- Location: Kendall Mountain southeast of Silverton
- State: Colorado
- Date: 2013/01/27
- Summary Description: 1 skier caught and buried/critical while ascending.
- Primary Activity: Backcountry Tourer
- Primary Travel Mode: Ski
- Location Setting: Backcountry
- Caught: 1
- Partially Buried, Non-Critical: 0
- Partially Buried, Critical: 1
- Fully Buried: 0
- Injured: 0
- Killed: 0
- Type: SS
- Trigger: AS - Skier
- Trigger (subcode): u - An unintentional release
- Size - Relative to Path: R3
- Size - Destructive Force: D2
- Sliding Surface: G - At Ground/Ice/Firm
- Slope Aspect: NE
- Site Elevation: 10800 ft
- Slope Angle: --
- Slope Characteristic: Planar Slope
The avalanche was most likely triggered from the toe, or bottom, of the avalanche path.
Saturday's storm dropped 10 to 15 inches of dense snow across the zone, with the southern side of the North San Juan zone picking up the higher amounts. The nearby 13,065 foot Kendall Mountain CAIC/CDOT weather station showed a trend of south to southeast winds at 10 to 20 mph with gusts into the 30's for the 24 hours prior to the avalanche. On Sunday the 27th temperatures had risen only 3°Ffrom a morning low of 17°F to 20°F at the time of the avalanche.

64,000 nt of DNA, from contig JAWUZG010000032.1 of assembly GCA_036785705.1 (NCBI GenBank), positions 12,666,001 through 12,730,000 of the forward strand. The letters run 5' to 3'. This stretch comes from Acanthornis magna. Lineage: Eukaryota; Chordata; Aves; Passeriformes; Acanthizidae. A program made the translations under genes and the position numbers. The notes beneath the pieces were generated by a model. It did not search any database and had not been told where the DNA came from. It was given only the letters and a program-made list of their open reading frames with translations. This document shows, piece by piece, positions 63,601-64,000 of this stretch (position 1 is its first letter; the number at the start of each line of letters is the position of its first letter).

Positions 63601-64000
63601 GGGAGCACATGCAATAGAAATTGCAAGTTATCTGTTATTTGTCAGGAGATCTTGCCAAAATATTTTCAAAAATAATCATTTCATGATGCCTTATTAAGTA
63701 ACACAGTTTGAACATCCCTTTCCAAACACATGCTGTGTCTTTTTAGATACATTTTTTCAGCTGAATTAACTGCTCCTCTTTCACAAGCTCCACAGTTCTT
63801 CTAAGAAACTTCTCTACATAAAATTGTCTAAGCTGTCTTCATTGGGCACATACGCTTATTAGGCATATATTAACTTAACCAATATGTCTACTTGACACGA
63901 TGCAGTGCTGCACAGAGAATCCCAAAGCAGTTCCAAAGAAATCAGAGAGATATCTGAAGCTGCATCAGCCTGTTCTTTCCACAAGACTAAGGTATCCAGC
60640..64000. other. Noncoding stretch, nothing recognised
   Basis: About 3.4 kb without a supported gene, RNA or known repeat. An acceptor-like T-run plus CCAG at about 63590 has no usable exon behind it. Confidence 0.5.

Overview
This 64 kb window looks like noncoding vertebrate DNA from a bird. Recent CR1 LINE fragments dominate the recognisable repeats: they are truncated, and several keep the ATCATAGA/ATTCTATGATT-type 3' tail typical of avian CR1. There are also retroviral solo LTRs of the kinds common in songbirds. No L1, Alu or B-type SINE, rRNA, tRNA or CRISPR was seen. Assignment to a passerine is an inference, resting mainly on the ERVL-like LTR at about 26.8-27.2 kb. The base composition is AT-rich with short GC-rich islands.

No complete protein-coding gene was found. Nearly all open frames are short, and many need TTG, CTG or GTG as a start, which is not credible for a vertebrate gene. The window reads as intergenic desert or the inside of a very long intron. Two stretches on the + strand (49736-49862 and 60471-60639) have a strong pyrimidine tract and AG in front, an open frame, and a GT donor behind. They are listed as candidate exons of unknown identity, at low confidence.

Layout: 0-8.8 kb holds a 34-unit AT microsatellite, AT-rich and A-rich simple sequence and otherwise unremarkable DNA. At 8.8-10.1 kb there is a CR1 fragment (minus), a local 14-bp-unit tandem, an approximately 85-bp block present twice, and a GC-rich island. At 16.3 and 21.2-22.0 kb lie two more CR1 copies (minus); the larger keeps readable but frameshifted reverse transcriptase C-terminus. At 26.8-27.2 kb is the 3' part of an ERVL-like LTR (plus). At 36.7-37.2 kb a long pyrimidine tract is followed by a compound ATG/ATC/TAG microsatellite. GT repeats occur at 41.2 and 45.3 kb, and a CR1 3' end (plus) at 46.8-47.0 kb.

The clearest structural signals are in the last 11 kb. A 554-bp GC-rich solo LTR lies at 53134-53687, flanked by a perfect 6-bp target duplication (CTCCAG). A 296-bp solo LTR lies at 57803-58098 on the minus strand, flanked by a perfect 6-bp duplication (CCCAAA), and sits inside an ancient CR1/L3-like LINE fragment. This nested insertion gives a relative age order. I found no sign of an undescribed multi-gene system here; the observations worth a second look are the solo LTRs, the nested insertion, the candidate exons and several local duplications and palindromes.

At the time of the avalanche skies were broken to overcast with occasional snow flurries.
No formal snow pit examinations were done after the avalanche due to the storm cycle and resultant increase in avalanche danger following the event.
Rider 1 and Rider 2 did several hasty pits on similar aspects near where the avalanche started just prior to the avalanche release. The first set of tests found generally unresponsive results with Compression tests where the snowpack was an estimated meter deep. Columns basically crumbled with hard hits from the shoulder.
The second set of tests were done when cracks opened in the snow along their track. Two hasty Compression tests failed at the ground during isolation. There was a Q1 shear at the old snow, new snow interface when the block tipped over. The new snow was still quite soft, easily just fist hard. The lower snowpack was facets and depth hoar.
Events Leading to the Avalanche